As a mom, it tears at my heart. It was shocking at the same time that I know it meant a better life for the baby.
It’s commonplace, but I don’t often personally see or hear of it. A woman gave birth to a healthy baby girl around 7am, at a health center where we were field-testing some questionnaires. Usually anyone admitted to a facility is accompanied by throngs of family members, who provide the care to the patient that back home would be done by health staff (eg providing meals, making sure medicines are taken, changing the dressings etc). But there was no one with this very young mother. She was thin, ragged, and very weak. She breastfed the baby a bit, on prompting by the staff, but by evening someone noticed that she hadn’t eaten all day. She couldn’t afford it – not even a bowl of porridge (around 2000 Riel or US$0.50) from the lady carrying pots and bowls in baskets balanced on a bamboo pole.
The new mother asked the staff to look for someone to take the baby because she couldn’t afford to feed her. As it turns out, my colleague has an older sister who is unable to bear children, so she agreed to take the baby for her sister. She offered some money to the staff and the staff gave a portion of it to the mother.
My colleague’s sister has had the baby now for a week. She loves the baby like her own, and she registered the birth so according to official records she is the biological mother. I wondered about the poor woman, but my colleague has no plans to find her or keep in touch. I suppose that’s only natural.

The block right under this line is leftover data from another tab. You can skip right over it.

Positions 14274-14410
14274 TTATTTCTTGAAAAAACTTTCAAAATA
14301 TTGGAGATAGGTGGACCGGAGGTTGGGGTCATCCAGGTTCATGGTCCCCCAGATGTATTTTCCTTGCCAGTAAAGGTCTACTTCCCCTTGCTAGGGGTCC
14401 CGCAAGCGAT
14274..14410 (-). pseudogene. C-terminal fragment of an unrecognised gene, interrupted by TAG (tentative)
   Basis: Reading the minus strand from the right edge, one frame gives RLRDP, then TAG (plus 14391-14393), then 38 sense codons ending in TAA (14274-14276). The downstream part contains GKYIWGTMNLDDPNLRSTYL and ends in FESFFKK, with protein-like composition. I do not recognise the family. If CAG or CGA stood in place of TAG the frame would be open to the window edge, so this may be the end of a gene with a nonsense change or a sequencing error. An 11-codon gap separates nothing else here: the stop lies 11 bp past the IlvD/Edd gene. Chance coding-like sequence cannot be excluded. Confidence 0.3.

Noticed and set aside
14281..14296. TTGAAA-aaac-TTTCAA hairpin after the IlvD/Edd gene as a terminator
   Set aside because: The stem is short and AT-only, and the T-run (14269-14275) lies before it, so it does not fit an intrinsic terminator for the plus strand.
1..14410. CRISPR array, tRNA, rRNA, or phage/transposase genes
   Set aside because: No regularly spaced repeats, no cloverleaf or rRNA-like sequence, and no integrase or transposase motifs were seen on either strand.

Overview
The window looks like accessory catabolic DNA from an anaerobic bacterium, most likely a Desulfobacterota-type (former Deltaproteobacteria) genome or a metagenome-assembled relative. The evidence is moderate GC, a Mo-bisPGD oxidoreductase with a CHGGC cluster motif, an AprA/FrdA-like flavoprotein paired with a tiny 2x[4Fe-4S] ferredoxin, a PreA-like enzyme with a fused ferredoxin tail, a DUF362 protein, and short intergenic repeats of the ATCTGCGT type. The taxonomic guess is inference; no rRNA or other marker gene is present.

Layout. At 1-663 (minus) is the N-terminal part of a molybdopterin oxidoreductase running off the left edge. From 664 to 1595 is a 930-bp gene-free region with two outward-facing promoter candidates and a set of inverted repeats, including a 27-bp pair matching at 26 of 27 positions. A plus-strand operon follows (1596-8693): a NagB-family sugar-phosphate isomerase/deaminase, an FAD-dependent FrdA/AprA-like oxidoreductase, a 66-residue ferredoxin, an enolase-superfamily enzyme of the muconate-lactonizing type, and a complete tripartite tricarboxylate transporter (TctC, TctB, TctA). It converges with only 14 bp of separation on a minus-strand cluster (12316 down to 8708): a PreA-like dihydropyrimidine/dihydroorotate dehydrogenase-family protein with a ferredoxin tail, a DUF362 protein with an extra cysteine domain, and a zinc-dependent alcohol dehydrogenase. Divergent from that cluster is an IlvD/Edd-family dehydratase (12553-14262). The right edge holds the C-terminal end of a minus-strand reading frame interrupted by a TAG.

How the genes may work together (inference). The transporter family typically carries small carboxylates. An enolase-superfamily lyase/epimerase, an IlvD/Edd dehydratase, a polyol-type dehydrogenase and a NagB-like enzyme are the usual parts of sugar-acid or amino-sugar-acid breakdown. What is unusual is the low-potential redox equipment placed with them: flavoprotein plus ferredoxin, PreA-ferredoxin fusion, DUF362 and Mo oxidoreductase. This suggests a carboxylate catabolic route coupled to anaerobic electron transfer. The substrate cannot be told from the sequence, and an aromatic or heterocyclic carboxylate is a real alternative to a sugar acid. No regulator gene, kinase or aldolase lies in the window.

As a side note, civil registration was introduced in Cambodia only as recently as 2002, and by 2005 only 5% of the population was registered. There’s no requirement on health facilities to do more than report the number of births (to the Ministry of Health). The family takes responsibility for registering the birth (to the Sangkat or Commune, who facilitates the registration with the Ministry of Interior and birth certificate to the baby). This proof of existence is a person’s ticket to citizenship and provides the evidence needed for claims to social services and benefits. A country’s database of vital events like births, deaths, marriages helps the government determine the best use of resources eg public health programming.
Yes, it is a common practice. From my observations, it’s not a racket at all. A girl gives birth to a baby she can’t care for, word goes out and someone who wants a child and has the means to support it offers to adopt it. I can think of 3 off the top of my head that are being well cared for and loved.
From stories I’ve read, this village level adoption “system” seems to work just as well as if not better than organised private and public adoption agencies in the West, where abuses are often reported. Of course, Western news reports tend to be sensationalistic, so I’m not really in a position to judge, having no first hand experience.
It’s been many years since I lived in Cambodia, but what services and benefits does the government offer?
I knew that technically health care and education were free, but it never worked out that way.
Hi – There is pension for civil servants. There are plans for a national social protection program within five years – disability, health coverage, old age benefits. Currently, health care and public education is paid for by users/donors/government. Because civil sector workers are underpaid, “tea money” for those in service posts is common.
Thanks for stopping by. I like your blog, by the way :-)